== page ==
A pour-over will is a handy estate planning tool when used with a living trust. It allows you, the trust maker, to address undesignated property that you might have left out of your regular will.
For example, say that you forgot to include your granddad’s impressive coin collection in your estate planning documents. A pour-over will ensures your grandfather’s coins and any other leftover assets go immediately into the associated trust upon your death for distribution to your beneficiaries.
Pour-over wills offer several advantages, but there are a couple of downsides to consider:
It does not avoid probate
Unfortunately, property not already in your trust must go through the California probate process. That means it could take quite a long time for your heirs to access your trust assets.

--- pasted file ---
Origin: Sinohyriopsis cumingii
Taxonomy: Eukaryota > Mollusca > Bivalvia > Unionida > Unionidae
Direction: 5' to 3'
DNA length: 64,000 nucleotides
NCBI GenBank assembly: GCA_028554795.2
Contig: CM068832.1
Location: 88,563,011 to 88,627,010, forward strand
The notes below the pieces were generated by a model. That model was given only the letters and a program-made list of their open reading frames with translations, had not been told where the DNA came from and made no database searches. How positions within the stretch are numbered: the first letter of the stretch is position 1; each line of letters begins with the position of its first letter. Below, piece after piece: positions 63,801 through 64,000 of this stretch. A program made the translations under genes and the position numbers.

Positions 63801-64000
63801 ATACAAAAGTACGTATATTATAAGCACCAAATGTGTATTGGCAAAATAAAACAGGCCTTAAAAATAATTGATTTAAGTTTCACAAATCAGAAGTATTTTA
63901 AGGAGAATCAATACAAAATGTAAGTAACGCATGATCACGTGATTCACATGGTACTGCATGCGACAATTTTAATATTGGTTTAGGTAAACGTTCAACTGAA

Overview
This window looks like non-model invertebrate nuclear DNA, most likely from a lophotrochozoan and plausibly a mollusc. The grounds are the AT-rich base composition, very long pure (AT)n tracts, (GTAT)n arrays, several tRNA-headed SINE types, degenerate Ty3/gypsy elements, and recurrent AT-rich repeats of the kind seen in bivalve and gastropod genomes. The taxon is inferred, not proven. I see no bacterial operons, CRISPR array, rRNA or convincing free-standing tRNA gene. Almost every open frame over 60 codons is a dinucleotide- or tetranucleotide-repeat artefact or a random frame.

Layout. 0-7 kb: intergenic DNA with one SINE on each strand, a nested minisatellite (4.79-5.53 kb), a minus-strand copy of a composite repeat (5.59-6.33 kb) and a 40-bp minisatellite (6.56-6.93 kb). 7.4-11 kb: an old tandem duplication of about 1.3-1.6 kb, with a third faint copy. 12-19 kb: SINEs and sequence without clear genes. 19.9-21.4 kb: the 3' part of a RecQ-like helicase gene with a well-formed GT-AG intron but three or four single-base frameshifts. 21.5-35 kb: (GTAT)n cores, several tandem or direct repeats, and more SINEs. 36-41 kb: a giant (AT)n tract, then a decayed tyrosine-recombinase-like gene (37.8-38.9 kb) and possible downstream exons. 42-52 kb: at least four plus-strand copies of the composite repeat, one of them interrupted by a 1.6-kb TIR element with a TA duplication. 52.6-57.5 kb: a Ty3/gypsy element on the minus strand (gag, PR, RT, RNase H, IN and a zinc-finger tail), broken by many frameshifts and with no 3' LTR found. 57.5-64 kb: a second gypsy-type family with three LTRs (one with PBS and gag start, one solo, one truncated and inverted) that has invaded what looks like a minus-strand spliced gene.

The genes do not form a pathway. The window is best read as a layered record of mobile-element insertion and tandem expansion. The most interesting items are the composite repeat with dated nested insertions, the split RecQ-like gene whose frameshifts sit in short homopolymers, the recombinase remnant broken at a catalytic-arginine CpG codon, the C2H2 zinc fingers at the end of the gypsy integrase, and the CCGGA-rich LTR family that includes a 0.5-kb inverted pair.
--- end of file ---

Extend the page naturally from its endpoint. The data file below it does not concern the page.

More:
A possible remedy. Use a pour-over will as a catchall for any low-to-mid-value property you might have overlooked to minimize probate risks. However, remember to transfer valuable assets into the trust while alive and in good health to keep them out of probate.
It may not prevent contests
Your heirs and beneficiaries can challenge a pour-over will the same as they can an ordinary will. That means your final wishes might be at risk if preventing family infights is a primary goal.
Find a solution. There are several options (no contest clause, etc.) to consider for discouraging wills contests among your heirs. Speak with an estate planning professional to find an option that meets your needs.
Of course, familiarity with California trusts and wills legal requirements allows you to beef up your estate plan while remaining compliant with state law.